Glenfield occupies the North extremity of the building. It is entered by double doors which formerly gave onto a utility area containing compressor equipment for the refrigeration rooms situated immediately to the South. The bathroom was formerly part of this region. The bedroom was the generator room. At the end of the nineteenth century forward looking proprietors were installing electricity to replace gas as the principal means of lighting. The domestic quarters were therefore extended to house new generator plant which was powered by water fed via a ram pump from a reservoir constructed above the Iron Stag field. Near the North wall of the sitting room was a sump which received the water passing through the turbine; subsequently the water exited beneath the East wall to reach the burn which still supplies the pond.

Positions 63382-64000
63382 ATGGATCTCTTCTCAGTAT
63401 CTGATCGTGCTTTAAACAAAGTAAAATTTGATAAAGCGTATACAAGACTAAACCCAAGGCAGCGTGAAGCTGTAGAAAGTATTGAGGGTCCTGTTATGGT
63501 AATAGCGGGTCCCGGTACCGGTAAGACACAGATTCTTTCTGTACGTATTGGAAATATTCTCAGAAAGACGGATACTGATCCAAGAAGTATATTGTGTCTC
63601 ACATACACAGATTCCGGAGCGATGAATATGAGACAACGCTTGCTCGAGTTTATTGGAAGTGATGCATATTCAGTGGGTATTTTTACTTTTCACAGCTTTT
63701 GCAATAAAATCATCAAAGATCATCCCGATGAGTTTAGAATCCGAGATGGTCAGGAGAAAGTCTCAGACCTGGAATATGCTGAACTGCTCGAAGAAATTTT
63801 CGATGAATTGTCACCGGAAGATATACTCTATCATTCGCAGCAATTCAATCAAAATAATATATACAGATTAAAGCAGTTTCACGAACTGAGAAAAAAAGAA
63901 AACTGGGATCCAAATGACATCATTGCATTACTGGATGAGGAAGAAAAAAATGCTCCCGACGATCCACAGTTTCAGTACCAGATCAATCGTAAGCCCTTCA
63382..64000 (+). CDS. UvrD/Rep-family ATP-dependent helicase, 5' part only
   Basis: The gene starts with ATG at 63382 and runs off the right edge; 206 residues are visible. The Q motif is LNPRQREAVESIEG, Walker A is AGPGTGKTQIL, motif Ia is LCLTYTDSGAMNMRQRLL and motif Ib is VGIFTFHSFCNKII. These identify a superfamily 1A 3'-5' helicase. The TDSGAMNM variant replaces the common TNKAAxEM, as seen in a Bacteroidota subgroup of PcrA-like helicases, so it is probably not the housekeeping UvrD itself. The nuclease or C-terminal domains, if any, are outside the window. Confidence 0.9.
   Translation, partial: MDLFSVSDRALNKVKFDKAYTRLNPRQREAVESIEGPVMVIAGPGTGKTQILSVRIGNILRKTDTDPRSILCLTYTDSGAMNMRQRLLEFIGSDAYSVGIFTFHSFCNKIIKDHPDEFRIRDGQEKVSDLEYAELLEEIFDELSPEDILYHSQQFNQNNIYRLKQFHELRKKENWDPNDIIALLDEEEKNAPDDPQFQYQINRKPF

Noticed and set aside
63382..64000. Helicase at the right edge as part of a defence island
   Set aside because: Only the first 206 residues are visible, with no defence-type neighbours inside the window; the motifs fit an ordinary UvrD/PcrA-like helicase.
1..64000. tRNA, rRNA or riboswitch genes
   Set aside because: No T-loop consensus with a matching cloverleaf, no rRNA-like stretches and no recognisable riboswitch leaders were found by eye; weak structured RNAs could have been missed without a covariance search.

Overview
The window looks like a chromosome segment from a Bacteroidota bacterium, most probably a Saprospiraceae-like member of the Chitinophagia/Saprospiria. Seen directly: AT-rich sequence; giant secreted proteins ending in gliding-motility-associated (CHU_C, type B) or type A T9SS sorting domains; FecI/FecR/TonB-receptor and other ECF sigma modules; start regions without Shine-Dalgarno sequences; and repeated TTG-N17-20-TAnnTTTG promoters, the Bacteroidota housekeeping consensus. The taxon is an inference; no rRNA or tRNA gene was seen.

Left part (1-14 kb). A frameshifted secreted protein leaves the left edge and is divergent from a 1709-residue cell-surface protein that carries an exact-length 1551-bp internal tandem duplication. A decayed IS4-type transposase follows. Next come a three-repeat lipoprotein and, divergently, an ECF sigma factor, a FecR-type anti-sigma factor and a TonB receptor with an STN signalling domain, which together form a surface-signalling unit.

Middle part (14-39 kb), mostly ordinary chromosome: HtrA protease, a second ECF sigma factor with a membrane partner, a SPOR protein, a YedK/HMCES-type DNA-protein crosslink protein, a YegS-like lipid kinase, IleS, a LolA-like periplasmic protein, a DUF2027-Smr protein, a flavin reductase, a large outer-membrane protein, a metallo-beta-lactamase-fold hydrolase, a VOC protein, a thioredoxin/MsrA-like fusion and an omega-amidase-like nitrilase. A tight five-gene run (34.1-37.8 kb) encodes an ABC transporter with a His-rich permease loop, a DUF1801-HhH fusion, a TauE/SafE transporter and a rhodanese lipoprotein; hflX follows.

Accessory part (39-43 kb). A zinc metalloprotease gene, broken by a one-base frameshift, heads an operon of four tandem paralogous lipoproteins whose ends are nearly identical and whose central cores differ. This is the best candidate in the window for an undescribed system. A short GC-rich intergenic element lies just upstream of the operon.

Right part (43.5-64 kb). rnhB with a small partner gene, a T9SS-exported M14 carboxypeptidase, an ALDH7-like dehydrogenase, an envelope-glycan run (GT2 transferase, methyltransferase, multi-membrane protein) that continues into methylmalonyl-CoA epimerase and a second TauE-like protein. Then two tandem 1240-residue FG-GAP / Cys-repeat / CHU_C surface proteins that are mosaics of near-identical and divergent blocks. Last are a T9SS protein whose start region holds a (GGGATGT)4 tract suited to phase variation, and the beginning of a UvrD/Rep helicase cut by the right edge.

Glenfield's kitchenette was primarily a coal store which was charged via the low window with wooden shutters. Most the of sitting room area contained generator equipment. Photographs displayed on the wall show the stages in transformation from powerhouse to holiday let. The generator system was in use until 1981 and although the electricity system is now mains powered, the original nineteenth century switches with glass covers have been retained.
From the garden door one looks almost directly on to the head of the Prince's Walk; the Prince's Well lies just beyond the start of the Walk on the right-hand (North) side. By strolling down the Prince's Walk and then following the road to the West for 600 metres one can reach the view and commemorative plaque of the Seven Men of Moidart (The Prince, Sir Thomas Sheridan, his tutor, Captain JOgn O'Sullivan, George Kelly, The Marquess of Tullibardine, Aeneas Macdonald and Francis Stickland). The Prince and his companions reached Loch Moidart on 11th August 1745.
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